In­sec­ti­cides

Element - - Cover Story -

Neon­i­coti­noid in­sec­ti­cides are used in many coun­tries around the world in­clud­ing New Zealand to coat the seeds of crops and are de­signed to at­tack the cen­tral ner­vous sys­tem of pest in­sects like aphids and thrips. There is con­cern that they do much the same to bees that come into con­tact with the chem­i­cals, which can re­main ac­tive in ar­eas away from sun­light for years. Those bees that are not killed are dis­ori­en­tated to the point where they fail to feed ef­fec­tively or work for the hive.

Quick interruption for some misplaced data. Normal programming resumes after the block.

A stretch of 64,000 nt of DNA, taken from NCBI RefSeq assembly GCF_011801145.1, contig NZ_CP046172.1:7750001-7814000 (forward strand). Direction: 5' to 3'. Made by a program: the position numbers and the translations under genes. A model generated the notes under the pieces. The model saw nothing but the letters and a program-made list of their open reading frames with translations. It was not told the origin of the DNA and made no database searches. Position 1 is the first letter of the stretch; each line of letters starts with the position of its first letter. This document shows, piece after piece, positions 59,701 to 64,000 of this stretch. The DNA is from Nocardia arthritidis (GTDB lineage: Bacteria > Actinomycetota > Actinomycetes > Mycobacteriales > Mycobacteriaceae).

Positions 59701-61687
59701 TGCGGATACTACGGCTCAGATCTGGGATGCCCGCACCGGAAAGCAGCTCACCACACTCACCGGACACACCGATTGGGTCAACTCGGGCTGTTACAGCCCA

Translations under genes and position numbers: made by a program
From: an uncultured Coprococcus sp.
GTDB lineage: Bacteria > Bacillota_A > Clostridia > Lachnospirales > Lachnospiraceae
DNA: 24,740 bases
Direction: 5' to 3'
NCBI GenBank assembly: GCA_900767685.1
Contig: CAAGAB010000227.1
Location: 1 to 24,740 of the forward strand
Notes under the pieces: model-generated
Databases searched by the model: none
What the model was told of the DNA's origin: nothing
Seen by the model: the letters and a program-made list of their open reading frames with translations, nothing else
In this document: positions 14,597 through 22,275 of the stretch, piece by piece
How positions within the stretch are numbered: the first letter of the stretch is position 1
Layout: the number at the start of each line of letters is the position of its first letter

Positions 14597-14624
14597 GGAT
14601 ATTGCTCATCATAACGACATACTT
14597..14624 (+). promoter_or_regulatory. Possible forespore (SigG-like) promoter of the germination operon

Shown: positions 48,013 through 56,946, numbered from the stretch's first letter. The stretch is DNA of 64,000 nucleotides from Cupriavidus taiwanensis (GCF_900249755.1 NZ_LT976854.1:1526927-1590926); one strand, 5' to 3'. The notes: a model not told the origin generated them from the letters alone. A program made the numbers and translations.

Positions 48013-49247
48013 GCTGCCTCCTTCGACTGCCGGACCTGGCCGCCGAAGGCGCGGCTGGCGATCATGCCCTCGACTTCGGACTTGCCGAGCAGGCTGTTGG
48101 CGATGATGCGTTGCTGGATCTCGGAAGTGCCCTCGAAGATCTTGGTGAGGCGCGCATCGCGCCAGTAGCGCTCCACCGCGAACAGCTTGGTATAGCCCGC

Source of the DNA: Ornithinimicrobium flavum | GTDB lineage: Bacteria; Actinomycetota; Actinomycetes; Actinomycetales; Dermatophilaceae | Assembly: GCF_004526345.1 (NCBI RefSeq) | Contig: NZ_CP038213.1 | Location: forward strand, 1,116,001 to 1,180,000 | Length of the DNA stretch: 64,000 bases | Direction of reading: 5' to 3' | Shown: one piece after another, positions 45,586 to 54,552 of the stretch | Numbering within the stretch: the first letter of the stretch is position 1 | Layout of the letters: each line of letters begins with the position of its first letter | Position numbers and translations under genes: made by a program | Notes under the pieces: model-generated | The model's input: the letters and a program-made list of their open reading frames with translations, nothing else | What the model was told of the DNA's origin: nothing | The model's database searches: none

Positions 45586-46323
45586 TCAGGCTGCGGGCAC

There is also con­cern that the gen­er­alised use of all kinds of chem­i­cals in in­dus­tri­alised agri­cul­ture is lead­ing to a ‘toxic over­load’, which may di­rectly com­pro­mise bee health or leave them more vul­ner­a­ble to nat­u­ral dis­eases and par­a­sites al­ready in the environment.

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